Morphing Retail Not Without Growing Pains
Dick’s Sporting Goods and Tilly’s faced operational issues in their respective ecommerce segments in the fourth quarter in an overall retail environment where brick-and-mortar and online are increasingly becoming intertwined, according to the latest State of Retail by the National Retail Federation/Forrester.
Tilly’s, which generated 14 percent ($23.0 million) of its period revenues from ecommerce, saw online sales slide 12 percent due to technical issues with new order management and website platform systems that went live in November. During a December period of sustained high transaction volume, the retailer experienced problems that caused, among other things, incomplete orders and “issues supporting omnichannel execution.”
At Dick’s, customers had challenges either shopping or checking out on the retailer’s website during the holiday period, DKS President Lauren Hobart told analysts last week. She verified the impact of the problems was “meaningful,” but declined to provide further specifics including how much they negatively impacted results. Dick’s, which confirmed that 9 percent ecommerce growth in the fourth quarter was “below expectations,” said the sector’s growth rate has accelerated in the first quarter. On the delivery side of the business, the retailer is focusing on speed-to-customer and new shipping and fulfillment methods. One possibility may be same-day delivery in key markets.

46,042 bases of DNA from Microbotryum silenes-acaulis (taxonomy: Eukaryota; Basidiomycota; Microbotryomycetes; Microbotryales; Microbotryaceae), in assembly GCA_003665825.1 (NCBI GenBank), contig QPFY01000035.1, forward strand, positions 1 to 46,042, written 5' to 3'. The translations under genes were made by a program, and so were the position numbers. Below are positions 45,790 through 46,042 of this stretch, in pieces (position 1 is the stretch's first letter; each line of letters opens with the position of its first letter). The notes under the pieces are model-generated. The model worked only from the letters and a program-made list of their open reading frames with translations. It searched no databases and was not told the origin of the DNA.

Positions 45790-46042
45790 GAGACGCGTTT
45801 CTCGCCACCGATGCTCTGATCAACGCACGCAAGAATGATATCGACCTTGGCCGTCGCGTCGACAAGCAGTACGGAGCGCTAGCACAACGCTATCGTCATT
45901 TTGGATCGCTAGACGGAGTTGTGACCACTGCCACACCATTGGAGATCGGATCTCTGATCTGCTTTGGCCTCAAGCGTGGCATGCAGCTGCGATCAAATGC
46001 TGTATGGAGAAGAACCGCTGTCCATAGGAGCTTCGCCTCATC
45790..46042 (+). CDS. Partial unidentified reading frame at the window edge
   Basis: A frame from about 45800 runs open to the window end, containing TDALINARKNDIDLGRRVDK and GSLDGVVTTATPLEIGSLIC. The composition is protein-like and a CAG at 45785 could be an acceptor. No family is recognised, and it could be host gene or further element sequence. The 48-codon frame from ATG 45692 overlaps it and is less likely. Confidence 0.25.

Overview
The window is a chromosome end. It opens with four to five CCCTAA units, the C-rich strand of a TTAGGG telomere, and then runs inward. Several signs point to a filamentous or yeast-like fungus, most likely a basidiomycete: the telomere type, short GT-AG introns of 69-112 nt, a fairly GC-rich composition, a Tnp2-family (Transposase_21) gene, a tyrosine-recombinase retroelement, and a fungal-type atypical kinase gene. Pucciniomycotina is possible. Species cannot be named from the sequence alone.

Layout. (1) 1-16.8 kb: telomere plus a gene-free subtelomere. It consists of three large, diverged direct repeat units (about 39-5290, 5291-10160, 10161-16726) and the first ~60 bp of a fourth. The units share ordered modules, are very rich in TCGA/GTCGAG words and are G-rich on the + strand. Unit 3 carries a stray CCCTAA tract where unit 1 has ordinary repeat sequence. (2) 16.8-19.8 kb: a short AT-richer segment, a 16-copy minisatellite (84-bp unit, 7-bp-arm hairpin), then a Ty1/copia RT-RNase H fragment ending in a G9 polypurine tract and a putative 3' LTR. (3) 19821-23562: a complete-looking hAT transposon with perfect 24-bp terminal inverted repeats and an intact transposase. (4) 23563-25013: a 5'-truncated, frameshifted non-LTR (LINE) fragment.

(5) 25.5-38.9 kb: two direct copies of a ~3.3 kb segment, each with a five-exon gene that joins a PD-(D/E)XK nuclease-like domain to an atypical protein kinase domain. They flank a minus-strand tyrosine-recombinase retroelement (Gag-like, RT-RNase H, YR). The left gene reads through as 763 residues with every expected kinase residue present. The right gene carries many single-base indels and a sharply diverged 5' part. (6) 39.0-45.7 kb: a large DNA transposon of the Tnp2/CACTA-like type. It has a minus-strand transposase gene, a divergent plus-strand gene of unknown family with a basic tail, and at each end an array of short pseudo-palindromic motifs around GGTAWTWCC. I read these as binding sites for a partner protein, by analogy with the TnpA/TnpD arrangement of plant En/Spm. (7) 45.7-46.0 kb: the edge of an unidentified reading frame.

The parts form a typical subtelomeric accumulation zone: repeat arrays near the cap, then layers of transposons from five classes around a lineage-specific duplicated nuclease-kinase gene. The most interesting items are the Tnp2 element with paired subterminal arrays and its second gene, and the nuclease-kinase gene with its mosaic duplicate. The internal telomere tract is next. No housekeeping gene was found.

The NRF/Forrester research found that new physical store locations are important since 42 percent of surveyed retailers are making faster delivery of online orders a top customer priority. Omnichannel services such as Buy Online, Pick-up In-Store (BOPIS) are a priority for 21 percent with 15 percent citing ship-from-store as a fulfillment priority.
Meanwhile, a new Deloitte report, citing a year-long study, suggests the heralded “retail apocalypse” going on is really a “renaissance” driven by huge shifts in economics, competition, and consumer access to options, each fueled by advancements in technology. Deloitte found that “balanced” retailers who deliver value through a combination of price and promotion are typically doing worse than price-based retailers (value= lowest possible prices) or premier retailers (value=premium or highly differentiated products and/or experience offerings.) Unlike their balanced counterparts, price-based and premium retailers opened more stores between 2015 and 2017 than they closed.